CHICAGO (AP) — Empire actor Jussie Smollett was charged Wednesday with making a false police report when he said he was attacked in downtown Chicago by two men who hurled racist and antigay slurs and looped a rope around his neck, police said.

Police spokesman Anthony Guglielmi said prosecutors charged Smollett with felony disorderly conduct, an offense that could bring one to three years in prison and force the actor to pay for the cost of the investigation into his report of a Jan. 29 beating.

Police were trying to get in touch with Smollett's attorneys to "negotiate a reasonable surrender," Guglielmi said. That could involve Smollett turning himself in to a Chicago police station.

He said he did not have a time frame for how long the actor would be given.

"We are trying to be diplomatic and reasonable, and we're hoping he does the same," Guglielmi said.

The charges emerged on the same day that detectives and two brothers who were earlier deemed suspects testified before a grand jury. Smollett's attorneys met with prosecutors and police, but it was unknown what they discussed or whether Smollett attended the meeting. The attorneys did not reply to requests for comment.

The announcement of the charges came after a flurry of activity in recent days that included lengthy interviews of the brothers by authorities, a search of their home and their release after police cleared them.

Investigators have not said what the brothers told detectives or what evidence detectives collected. But it became increasingly clear that serious questions had arisen about Smollett’s account — something police signaled Friday when they announced a “significant shift in the trajectory” of the probe after the brothers were freed.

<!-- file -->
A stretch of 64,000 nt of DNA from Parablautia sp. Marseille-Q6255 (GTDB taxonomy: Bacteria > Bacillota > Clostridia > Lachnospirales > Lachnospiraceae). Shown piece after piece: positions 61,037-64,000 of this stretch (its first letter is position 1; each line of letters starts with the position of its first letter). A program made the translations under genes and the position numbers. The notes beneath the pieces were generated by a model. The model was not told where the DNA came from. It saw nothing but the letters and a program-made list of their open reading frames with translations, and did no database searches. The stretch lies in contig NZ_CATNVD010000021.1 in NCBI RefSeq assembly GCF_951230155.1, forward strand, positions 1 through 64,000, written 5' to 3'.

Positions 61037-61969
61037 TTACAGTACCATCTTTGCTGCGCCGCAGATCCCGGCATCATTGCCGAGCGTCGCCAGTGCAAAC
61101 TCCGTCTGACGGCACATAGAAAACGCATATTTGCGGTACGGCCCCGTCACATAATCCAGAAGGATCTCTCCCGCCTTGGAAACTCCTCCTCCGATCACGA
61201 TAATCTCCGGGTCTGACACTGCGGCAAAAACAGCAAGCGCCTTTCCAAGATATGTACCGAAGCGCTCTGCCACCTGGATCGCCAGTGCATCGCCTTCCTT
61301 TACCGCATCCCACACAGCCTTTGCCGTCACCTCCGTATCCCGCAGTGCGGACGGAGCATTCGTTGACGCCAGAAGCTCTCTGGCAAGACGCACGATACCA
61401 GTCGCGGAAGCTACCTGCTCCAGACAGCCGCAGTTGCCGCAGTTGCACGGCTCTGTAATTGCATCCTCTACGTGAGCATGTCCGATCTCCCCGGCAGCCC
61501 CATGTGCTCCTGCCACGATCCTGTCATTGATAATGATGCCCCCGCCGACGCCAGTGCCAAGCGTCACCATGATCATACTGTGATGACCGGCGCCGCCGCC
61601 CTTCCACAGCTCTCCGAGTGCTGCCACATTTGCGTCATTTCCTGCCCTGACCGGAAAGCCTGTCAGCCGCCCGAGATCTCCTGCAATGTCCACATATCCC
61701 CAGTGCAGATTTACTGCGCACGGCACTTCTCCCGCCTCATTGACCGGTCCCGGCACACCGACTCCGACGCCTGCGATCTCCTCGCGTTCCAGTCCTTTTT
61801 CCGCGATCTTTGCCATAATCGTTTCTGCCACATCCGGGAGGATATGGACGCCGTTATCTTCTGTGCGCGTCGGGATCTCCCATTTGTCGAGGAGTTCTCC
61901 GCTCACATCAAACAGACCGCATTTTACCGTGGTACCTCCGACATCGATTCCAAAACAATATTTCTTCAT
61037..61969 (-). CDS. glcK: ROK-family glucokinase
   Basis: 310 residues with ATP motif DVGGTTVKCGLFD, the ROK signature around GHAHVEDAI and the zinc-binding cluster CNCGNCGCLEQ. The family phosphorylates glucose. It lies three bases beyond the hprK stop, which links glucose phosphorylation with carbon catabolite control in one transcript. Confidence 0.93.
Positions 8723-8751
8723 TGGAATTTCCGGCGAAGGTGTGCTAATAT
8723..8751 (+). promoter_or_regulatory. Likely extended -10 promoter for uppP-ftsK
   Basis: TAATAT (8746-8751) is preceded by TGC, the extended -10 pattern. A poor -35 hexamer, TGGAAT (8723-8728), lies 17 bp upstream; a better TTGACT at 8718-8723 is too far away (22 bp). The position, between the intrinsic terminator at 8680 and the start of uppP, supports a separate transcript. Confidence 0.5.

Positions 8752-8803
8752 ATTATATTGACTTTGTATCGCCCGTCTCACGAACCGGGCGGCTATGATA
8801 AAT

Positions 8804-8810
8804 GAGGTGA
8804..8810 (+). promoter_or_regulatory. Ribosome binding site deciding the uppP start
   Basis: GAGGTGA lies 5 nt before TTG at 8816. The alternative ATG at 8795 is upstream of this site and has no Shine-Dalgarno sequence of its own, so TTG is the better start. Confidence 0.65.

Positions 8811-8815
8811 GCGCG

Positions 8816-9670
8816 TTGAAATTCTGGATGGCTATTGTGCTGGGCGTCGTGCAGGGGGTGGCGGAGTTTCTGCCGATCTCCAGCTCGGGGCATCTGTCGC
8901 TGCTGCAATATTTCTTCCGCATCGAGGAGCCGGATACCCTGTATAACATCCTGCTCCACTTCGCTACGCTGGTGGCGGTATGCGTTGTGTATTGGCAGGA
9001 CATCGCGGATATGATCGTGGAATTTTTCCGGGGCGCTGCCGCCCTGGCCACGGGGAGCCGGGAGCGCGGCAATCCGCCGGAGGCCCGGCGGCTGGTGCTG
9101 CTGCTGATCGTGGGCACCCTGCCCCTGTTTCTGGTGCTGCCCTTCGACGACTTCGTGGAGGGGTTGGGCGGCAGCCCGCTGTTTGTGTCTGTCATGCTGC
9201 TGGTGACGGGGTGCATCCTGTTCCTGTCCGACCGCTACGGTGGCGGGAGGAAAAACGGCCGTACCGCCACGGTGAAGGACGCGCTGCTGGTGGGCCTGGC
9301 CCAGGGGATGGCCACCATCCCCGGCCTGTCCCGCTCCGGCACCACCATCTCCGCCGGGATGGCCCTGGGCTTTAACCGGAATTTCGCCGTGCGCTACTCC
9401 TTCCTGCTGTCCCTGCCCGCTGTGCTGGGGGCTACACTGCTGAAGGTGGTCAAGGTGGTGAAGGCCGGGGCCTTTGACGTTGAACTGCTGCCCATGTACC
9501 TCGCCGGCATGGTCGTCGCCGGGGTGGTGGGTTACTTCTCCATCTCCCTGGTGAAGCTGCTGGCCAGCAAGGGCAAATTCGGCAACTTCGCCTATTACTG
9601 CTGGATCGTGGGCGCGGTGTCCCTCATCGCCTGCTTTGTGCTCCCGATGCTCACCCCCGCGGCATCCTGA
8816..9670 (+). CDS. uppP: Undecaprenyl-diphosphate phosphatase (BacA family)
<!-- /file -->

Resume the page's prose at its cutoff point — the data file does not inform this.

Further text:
Smollett, who is black and gay and plays the Jamal Lyon on the hit Fox TV show, said he was attacked by two masked men around 2 a.m. on Jan. 29 as he was walking home from a Subway sandwich shop in downtown Chicago. He said they beat him, made racist and homophobic comments, and yelled “This is MAGA country” — an apparent reference to President Donald Trump’s campaign slogan, “Make America Great Again” — before looping a rope around his neck and fleeing.

Fox Entertainment and 20th Century Fox Television issued a statement Wednesday saying Smollett "continues to be a consummate professional on set" and that his character isn't being written off the show. The statement follows reports that Smollett's role was being slashed amid the police investigation into the reported attack.

Investigators went through hundreds of hours of private and public surveillance video from the area where Smollett said he was attacked but couldn't find footage of the beating. They did find and release images of two people they said they wanted to question. And last week, police picked up the two brothers at Chicago's O'Hare International Airport as they returned from Nigeria and questioned them about the attack. They also searched the men's apartment.

The men, who were identified to multiple media outlets by their attorney as Abimbola “Abel” and Olabinjo “Ola” Osundairo, were held for nearly 48 hours on suspicion of assaulting Smollett before being released Friday. Guglielmi said last week that media reports about the attack being a hoax were unconfirmed by case detectives, but on Saturday, he said the men provided information that had “shifted the trajectory of the investigation.” He also said detectives had requested another interview with Smollett.